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       City of the Lost: Part Five, p.1

         Part #5 of City of the Lost series by Kelley Armstrong
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City of the Lost: Part Five


  PUBLISHED BY RANDOM HOUSE CANADA Copyright (c) 2015 K.L.A. Fricke Inc.

  All rights reserved under International and Pan-American Copyright Conventions. No part of this book may be reproduced in any form or by any electronic or mechanical means, including information storage and retrieval systems, without permission in writing from the publisher, except by a reviewer, who may quote brief passages in a review. Published in 2015 by Random House Canada, a division of Penguin Random House Canada Limited. Distributed in Canada by Penguin Random House Canada Limited, Toronto.

  www.penguinrandomhouse.ca

  Random House Canada and colophon are registered trademarks.

  Armstrong, Kelley, author

  City of the lost : part five / Kelley Armstrong.

  eBook ISBN 978-0-34581619-1

  Cover design by Terri Nimmo

  Image credits: Foxes (c) Airin.dizain / Shutterstock

  v3.1

  Contents

  Cover

  Title Page

  Copyright

  Chapter One

  Chapter Two

  Chapter Three

  Chapter Four

  Chapter Five

  Chapter Six

  Chapter Seven

  Chapter Eight

  Chapter Nine

  Chapter Ten

  About the Author

  Previously, in City of the Lost ...

  Casey finds local resident Jerry Hastings crudely disemboweled and left for dead. The killer has struck again.

  Diana breaks her silence with Casey. But Diana doesn't want to reconcile--she wants help. Isabel, the owner of the local brothel, thinks Diana is "freelancing," but Diana maintains it's all a lie. Casey is not so sure.

  While cave exploring, Casey learns that unlike everyone else in town, the brooding sheriff, Eric Dalton, is a Rockton native. Casey is then reminded that everyone in Rockton has a dark past, even the handsome deputy, Will Anders.

  This lesson hits home when she finds another dismembered limb--that of innocent, carefree Abbygail Kemp. Dr. Beth Lowry, Abbygail's mentor, is especially shocked, and clings to Eric for support.

  To escape Beth, Casey and Eric go to Dawson City to conduct research. They determine that the killer cannot simply be targeting residents who've committed violent crimes. Instead, the killer must be murdering for sport.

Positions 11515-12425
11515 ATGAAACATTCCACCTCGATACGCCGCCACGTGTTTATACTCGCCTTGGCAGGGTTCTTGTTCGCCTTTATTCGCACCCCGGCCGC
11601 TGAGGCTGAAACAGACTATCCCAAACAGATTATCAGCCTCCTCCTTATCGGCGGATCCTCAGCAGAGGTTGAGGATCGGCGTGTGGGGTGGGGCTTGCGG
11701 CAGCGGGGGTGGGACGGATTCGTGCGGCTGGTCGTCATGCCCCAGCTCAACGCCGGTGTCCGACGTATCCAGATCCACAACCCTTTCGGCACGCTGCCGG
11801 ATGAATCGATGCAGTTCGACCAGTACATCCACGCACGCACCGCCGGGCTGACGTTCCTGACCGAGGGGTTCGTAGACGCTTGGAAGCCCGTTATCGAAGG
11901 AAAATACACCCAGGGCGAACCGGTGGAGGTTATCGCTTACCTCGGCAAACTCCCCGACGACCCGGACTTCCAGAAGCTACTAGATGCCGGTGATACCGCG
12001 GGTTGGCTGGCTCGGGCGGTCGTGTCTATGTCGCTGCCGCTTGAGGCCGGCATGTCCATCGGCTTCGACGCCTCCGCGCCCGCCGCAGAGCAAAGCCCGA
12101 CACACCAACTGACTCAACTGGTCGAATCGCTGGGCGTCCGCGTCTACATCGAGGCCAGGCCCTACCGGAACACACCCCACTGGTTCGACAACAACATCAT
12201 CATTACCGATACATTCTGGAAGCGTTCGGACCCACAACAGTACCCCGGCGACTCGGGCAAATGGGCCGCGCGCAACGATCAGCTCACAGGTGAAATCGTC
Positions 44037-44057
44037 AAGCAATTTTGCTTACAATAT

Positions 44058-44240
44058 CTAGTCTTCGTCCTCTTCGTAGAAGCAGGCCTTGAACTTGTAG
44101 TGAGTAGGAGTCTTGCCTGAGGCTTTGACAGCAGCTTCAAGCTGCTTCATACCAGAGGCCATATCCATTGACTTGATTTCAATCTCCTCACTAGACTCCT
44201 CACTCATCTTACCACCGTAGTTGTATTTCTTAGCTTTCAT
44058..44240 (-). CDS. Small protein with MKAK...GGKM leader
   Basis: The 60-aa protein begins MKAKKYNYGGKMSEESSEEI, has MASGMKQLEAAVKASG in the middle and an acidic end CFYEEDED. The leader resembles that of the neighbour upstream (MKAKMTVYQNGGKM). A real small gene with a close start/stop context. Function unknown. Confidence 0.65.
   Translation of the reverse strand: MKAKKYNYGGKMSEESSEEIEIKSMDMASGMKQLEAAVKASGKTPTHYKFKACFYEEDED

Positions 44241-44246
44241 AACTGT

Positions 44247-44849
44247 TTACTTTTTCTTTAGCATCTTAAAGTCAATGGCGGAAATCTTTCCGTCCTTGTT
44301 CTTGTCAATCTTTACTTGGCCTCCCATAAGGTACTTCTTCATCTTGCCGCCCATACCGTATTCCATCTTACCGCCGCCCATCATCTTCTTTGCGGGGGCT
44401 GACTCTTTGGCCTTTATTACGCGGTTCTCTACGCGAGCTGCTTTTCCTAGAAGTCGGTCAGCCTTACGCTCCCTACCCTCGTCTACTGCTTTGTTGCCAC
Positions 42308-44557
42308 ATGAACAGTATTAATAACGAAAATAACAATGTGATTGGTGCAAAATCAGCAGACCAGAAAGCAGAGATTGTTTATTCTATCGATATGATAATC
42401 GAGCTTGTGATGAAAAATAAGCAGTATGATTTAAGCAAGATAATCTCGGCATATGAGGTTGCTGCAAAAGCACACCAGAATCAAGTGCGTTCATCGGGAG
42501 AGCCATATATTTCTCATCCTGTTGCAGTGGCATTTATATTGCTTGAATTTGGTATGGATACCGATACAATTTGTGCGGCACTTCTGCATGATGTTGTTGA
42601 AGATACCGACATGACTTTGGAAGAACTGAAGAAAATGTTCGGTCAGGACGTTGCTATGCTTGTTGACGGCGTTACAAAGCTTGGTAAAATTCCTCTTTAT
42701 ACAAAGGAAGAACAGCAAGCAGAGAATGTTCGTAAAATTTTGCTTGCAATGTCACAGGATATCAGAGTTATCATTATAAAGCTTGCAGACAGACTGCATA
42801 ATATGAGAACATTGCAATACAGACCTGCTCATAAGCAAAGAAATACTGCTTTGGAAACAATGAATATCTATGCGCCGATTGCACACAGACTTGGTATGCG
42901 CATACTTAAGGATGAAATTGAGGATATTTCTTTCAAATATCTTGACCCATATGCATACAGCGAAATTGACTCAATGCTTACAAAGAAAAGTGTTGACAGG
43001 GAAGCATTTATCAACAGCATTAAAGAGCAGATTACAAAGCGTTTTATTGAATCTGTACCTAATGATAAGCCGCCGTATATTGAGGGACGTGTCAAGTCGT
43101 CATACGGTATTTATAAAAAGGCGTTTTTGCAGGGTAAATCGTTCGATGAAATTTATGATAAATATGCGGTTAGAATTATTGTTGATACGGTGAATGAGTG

Before they fly home, Eric takes Casey for a bonfire at a lookout over Dawson City. Casey begins to see Eric--the unflappable sheriff, the compassionate naturalist, the coffee-shop intellectual--in a new, tender light.

  The next day, Casey receives a hot tip: Before Abbygail disappeared, Abbygail and Eric were seen kissing--then fighting. Everything changes. Could Eric be the murderer, acting on a twisted impulse to protect Rockton?

  One

  I need to talk to someone who isn't a fan of Dalton. Perhaps "fan" is the wrong word. He definitely has them. But there are plenty of people in Rockton who support him, and even most who are divided on the issue will grudgingly admit he's a good sheriff. The only people I've heard openly say otherwise are Hastings, Diana, Jen, and Val.

  I only have to say nine words when Val cracks open her door: I need to speak to you about Sheriff Dalton. She ushers me in with, "Five minutes, detective. I have things to do."

  Her home ... No, again that's the wrong word. This is not a home. The living room looks exactly like mine did when I moved in. While decor isn't a priority in Rockton, people still need to feather their nests. Petra's secondary source of income is sketching and selling wall art. Others knit blankets, quilt pillows, and make crafts from whatever else they find on the forest's edge.

  The only thing Val has added to her room is a shelf of writing journals. One book is open upside down on the end table, with a pen beside it.

  She doesn't offer me a drink. Doesn't even offer me a seat. I still lower myself to the sofa. She seems inclined to stay standing but then, with obvious reluctance, perches on the armchair.

  "You don't have a high opinion of Sheriff Dalton," I say.

  "I have an adequate opinion of his ability to function in his position."

  "Nothing more."

  A twist of her lips, as if she's holding back a sneer. "No, nothing more."

  "May I ask why that is?" I say, then quickly add, "I'm not here to challenge your opinion. But as I investigate, I need to consider all possibilities, and you seem to be one of the few people who might balance the prevailing view of Sheriff Dalton."

  "One of the few willing to badmouth him, you mean. If you're considering him for these crimes, detective, I'm inclined to say don't bother. Not because he isn't capable of murder. He is. But he isn't capable of such careful crimes. Dalton is a blunt instrument. He's unsophisticated. He's uneducated. He's barely literate."

  "Based on his written reports?" I hold back a note of incredulity.

  "His reports are verbal. I doubt he's capable of writing them down."

  "Besides feeling as if Dalton is undereducated--"

  "Ignorant, Detective Butler. He is ignorant. A lack of education combined with an innate lack of intelligence. Have you heard his language? I'm sure you know that profanity and ignorance rise in direct proportion, and I've rarely heard it rise as high as Sheriff Dalton's. I don't think he even knows a word over two syllables."

  I bite my tongue.

  "Eric Dalton is a walking stereotype," she continues, "and he's too ignorant to even realize it. You've seen him sauntering down the street like the tin star in a spaghetti western. He has no desire to change, to better his life. He reminds me of the boys who used to ride past my grandparents' farm. Hooting and hollering at me from their rusted pickups, throwing beer cans out the window."

  I open my mouth, but she's on a roll, her face animated.